PETE ROCK: You know what it is? With the certain dudes that’s reached out, like the Pusha Ts, the Kendrick Lamars, the Ab-Souls, the Mac Millers, they all are fans of ’90s hip-hop. Like, big time. And they’re telling me about, “Oh, you remember this joint you did, yo?” “Oh, word,” you know. It makes me feel good to see that. We just need a lot more of that.
Unfortunately, you have prisms now of hip-hop. Like you can go to each — whatever kind you want to listen to. You got the ratchet hip-hop, and then you got real hip-hop and then you got commercial. Then you got the Southern, you got the South cats. And to me, what I’ve thought of the South, Outkast immediately comes to my head. Those are, to me, the realest cats I’ve heard come out of the South — and then Ludacris, on the spit tip. Now you’ve got so many areas in hip-hop that you can pick and choose. But overall, I would want real hip-hop to swallow all of that and just keep that s—- real.
KELLEY: What does that mean? What does that sound like? How can you tell if it’s real or not?
PETE ROCK: Originality, you know, doing something totally unheard and totally new-sounding. Not necessarily — like, finding a sample that no one’s ever heard in their life and you putting the world onto it by making a beat out of it. It’s the best feeling a person could ever have.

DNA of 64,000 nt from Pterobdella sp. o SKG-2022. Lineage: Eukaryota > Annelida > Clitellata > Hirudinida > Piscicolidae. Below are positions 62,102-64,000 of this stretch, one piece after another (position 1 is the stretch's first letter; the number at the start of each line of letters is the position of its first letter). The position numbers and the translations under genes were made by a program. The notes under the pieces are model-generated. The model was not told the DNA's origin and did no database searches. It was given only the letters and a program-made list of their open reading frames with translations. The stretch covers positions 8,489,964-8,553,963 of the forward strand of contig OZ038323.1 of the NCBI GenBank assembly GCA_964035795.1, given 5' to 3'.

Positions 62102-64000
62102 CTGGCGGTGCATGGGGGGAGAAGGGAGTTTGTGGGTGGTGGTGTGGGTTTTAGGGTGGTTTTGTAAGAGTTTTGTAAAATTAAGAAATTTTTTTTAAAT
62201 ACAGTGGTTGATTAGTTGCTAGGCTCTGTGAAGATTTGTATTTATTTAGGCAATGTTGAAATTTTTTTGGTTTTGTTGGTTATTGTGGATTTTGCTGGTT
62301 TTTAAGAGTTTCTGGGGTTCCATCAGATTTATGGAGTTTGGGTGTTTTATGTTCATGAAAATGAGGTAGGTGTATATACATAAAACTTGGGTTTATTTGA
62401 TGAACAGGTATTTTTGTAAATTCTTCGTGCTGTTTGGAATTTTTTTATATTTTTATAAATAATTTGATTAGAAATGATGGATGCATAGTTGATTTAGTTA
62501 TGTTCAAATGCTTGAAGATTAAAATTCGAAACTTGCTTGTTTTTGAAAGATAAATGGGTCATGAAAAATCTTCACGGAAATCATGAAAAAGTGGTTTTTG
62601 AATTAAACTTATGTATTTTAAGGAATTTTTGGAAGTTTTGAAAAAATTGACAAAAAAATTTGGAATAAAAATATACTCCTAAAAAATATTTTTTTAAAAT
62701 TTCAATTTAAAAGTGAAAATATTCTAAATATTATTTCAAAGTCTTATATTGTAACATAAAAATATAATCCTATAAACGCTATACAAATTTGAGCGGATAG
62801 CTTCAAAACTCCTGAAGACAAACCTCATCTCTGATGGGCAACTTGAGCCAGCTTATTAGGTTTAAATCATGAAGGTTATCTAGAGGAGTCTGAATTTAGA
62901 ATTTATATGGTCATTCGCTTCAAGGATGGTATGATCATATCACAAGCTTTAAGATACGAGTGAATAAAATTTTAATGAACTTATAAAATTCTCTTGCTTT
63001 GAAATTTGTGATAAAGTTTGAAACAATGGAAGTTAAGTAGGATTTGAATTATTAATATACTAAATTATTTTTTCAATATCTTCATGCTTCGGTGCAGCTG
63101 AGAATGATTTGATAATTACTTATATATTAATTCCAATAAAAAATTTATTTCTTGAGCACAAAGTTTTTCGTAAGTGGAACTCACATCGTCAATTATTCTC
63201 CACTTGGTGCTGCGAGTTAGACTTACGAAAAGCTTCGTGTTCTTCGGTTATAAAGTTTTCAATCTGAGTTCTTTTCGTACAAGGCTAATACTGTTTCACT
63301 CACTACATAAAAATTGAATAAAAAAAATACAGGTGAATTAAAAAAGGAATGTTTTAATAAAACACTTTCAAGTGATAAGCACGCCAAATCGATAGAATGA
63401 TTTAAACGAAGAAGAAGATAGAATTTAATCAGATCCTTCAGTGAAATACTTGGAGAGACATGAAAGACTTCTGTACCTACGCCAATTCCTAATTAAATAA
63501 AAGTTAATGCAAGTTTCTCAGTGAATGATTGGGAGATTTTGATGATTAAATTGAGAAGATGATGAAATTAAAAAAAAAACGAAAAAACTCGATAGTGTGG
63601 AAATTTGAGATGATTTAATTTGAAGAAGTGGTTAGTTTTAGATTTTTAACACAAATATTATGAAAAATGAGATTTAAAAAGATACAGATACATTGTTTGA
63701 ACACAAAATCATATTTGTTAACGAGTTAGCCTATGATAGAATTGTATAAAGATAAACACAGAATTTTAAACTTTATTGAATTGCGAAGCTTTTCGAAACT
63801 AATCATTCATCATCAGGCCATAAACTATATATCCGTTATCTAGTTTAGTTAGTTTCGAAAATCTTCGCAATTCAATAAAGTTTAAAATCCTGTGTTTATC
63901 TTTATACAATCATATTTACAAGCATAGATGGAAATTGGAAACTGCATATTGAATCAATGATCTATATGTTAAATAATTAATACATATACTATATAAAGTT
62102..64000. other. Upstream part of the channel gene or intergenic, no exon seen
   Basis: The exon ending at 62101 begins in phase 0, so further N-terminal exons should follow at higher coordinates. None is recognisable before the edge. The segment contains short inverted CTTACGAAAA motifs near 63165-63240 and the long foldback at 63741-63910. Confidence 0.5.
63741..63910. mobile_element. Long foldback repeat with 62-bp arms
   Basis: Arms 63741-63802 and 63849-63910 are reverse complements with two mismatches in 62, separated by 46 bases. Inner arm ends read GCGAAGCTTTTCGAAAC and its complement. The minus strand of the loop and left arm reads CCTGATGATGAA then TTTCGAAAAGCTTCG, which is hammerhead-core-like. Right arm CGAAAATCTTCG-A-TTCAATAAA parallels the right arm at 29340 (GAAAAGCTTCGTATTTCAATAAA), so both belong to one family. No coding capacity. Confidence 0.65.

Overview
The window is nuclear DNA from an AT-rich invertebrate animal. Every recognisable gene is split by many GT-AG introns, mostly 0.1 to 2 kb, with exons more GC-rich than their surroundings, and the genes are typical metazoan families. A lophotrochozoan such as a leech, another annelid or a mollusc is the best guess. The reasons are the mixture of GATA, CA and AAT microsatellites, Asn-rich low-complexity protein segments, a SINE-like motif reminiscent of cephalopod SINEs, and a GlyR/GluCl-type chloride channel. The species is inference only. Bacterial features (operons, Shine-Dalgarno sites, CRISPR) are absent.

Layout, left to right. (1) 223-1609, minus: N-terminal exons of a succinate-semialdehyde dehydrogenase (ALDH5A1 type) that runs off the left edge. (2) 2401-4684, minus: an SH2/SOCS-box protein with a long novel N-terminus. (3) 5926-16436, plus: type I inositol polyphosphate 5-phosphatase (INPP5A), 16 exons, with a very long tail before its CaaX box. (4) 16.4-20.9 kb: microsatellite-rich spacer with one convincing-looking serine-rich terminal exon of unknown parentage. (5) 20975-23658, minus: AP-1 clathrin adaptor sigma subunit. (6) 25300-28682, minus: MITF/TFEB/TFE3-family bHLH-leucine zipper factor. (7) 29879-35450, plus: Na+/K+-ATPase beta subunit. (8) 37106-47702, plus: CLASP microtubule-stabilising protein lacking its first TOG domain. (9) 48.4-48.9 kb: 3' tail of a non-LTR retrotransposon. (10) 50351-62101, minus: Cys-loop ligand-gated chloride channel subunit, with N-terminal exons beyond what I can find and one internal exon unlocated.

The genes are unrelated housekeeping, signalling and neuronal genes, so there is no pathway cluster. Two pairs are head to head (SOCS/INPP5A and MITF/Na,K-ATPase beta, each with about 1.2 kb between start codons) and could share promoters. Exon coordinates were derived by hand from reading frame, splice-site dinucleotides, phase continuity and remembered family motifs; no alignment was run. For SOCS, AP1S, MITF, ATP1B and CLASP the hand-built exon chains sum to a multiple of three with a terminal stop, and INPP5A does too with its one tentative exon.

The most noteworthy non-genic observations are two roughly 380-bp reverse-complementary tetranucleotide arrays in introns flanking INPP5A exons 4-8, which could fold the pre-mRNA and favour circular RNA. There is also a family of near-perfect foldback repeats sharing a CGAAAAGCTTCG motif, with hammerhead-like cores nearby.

Making a successful hip-hop song out of something like that is how we built a legacy. And to me, we need more of the music to be original. Real could be another word for “original,” but that’s what we mean.
I see that the new generation — some of the new generation — idolizes what we did in the ’90s and tries to bring it back. If you listen, in certain records you hear. But the majority of the radio is basically R&B that don’t sound the same and hip-hop that doesn’t sound the same.
And when we did it, it was real; it was actually original style of hip-hop making — like records. It was a style we owned. But it was also real music. And today, it’s just a little different from what we did — a lot, a lot, a lot different.
Lyrical content is not as good as what we had to say. And that’s important cause now, being older, having kids and stuff — I’m a father and everything like that, and my kid gets out of school, I want to pop on the radio and it’s safe, you know what I mean? But it ain’t. Unless you have satellite radio and you can make your own choice, you know what I’m saying.
But otherwise than that, though, to sum up, I think there could be. The world turns, music changes. It keeps changing, so hopefully it can change back to what’s real, you know, not to what we did in the ’90s. We’re not gonna rep